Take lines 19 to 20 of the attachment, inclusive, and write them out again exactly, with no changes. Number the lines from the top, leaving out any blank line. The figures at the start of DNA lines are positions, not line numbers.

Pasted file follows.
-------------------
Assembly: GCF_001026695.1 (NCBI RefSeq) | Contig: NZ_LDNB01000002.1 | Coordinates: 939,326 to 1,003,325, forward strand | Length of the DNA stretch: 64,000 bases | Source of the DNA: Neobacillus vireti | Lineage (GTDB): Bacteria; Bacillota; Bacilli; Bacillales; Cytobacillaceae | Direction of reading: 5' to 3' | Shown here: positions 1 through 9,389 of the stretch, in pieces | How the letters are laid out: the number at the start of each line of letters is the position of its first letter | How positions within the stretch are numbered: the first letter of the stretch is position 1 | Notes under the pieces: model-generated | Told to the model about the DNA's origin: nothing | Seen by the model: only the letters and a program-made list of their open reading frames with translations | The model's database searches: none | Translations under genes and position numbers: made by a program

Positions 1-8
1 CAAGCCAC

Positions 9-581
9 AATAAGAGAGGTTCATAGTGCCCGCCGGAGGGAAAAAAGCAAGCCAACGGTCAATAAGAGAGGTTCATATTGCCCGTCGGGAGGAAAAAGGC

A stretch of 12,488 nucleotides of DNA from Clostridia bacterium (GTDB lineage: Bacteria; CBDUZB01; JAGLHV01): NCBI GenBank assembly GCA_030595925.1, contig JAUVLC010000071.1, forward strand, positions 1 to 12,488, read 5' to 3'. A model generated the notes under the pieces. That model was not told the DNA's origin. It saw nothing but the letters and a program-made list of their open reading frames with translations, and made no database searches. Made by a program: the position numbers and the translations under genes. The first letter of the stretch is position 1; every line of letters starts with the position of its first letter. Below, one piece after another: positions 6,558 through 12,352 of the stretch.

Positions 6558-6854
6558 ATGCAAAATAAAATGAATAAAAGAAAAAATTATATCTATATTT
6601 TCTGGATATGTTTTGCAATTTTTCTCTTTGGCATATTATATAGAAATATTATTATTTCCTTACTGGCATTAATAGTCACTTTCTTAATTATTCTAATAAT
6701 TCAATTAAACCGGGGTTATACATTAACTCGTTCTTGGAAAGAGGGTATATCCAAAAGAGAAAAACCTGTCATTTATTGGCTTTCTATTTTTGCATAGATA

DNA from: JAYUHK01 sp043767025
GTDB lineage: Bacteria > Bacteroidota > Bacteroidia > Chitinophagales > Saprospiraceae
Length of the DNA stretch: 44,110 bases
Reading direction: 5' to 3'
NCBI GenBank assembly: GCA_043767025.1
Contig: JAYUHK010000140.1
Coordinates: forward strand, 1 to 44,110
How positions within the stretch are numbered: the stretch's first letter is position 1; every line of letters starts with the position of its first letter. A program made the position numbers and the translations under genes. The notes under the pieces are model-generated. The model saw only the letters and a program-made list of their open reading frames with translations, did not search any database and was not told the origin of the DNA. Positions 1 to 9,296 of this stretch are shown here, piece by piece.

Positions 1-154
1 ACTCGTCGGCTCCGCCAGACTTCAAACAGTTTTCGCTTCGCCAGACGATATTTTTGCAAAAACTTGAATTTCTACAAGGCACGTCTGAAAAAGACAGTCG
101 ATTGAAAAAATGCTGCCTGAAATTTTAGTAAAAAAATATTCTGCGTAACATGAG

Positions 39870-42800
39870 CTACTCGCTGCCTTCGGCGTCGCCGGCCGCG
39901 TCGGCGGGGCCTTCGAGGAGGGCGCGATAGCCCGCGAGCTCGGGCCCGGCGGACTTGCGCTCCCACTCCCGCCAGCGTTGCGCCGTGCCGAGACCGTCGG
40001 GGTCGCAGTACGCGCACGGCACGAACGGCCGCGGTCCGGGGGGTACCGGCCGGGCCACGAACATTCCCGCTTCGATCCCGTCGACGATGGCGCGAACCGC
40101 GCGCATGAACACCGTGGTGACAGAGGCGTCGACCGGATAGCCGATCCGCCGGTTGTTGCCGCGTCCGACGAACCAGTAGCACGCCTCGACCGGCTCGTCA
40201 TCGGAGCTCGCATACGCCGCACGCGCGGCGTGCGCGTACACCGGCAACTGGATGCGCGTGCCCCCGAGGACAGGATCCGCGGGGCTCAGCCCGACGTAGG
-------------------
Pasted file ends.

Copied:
Positions 1-154
1 ACTCGTCGGCTCCGCCAGACTTCAAACAGTTTTCGCTTCGCCAGACGATATTTTTGCAAAAACTTGAATTTCTACAAGGCACGTCTGAAAAAGACAGTCG